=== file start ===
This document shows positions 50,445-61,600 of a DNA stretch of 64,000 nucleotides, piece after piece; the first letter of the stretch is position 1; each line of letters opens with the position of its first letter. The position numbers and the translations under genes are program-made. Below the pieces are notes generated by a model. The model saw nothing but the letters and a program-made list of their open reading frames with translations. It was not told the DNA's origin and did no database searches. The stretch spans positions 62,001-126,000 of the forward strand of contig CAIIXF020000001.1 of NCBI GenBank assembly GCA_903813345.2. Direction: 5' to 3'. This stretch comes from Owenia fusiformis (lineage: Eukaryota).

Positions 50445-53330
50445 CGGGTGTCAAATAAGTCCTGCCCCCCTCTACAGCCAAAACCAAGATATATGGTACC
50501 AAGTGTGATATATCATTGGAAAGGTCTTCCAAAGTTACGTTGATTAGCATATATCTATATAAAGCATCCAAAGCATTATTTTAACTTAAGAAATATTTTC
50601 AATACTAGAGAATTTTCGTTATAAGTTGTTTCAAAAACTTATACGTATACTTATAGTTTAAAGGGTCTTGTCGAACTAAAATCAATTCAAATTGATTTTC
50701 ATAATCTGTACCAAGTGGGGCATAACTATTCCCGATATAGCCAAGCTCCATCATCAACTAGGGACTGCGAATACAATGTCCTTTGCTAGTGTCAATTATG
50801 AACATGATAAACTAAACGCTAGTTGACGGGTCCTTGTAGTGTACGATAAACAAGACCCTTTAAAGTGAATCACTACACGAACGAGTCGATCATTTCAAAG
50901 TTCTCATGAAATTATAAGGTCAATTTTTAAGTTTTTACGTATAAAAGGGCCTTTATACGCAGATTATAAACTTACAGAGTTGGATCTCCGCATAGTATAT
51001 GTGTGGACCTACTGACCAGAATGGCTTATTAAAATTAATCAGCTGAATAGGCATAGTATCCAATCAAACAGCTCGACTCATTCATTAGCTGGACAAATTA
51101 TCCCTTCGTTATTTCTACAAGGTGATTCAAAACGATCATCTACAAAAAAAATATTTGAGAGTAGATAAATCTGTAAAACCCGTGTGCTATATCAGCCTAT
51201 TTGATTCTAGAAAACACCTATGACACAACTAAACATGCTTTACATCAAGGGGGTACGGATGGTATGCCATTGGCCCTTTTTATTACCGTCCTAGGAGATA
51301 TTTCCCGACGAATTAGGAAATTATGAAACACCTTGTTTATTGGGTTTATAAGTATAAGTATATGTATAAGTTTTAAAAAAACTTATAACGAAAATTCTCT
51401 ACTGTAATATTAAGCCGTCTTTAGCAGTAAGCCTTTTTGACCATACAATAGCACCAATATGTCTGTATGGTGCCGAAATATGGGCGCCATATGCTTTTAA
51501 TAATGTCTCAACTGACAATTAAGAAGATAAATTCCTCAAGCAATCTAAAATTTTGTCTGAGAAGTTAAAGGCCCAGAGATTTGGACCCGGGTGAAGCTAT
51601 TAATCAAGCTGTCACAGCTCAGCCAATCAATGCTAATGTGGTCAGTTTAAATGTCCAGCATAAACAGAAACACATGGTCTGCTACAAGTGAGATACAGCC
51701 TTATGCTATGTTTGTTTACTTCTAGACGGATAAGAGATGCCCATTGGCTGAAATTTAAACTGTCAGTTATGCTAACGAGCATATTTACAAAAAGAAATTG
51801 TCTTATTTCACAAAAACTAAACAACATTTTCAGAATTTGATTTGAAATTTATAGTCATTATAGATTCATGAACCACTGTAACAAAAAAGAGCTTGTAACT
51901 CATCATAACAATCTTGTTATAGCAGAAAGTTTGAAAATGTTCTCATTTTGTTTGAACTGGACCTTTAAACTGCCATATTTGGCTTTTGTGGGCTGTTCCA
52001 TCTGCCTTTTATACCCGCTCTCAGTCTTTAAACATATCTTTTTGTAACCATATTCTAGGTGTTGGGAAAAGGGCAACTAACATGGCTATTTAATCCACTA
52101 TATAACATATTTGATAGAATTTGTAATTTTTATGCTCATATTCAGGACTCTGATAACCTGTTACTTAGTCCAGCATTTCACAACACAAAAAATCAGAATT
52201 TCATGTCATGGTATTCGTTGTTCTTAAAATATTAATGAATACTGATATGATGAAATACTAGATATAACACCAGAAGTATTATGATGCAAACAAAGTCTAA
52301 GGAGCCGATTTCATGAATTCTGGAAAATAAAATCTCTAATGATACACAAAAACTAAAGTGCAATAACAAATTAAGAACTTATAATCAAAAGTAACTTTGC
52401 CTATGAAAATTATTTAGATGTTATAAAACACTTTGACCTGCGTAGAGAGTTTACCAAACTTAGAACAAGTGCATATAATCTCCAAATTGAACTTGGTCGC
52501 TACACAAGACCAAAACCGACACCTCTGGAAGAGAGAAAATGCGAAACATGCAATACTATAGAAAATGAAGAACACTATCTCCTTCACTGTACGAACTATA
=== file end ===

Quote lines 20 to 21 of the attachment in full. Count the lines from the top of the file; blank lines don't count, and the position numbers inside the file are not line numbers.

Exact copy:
52101 TATAACATATTTGATAGAATTTGTAATTTTTATGCTCATATTCAGGACTCTGATAACCTGTTACTTAGTCCAGCATTTCACAACACAAAAAATCAGAATT
52201 TCATGTCATGGTATTCGTTGTTCTTAAAATATTAATGAATACTGATATGATGAAATACTAGATATAACACCAGAAGTATTATGATGCAAACAAAGTCTAA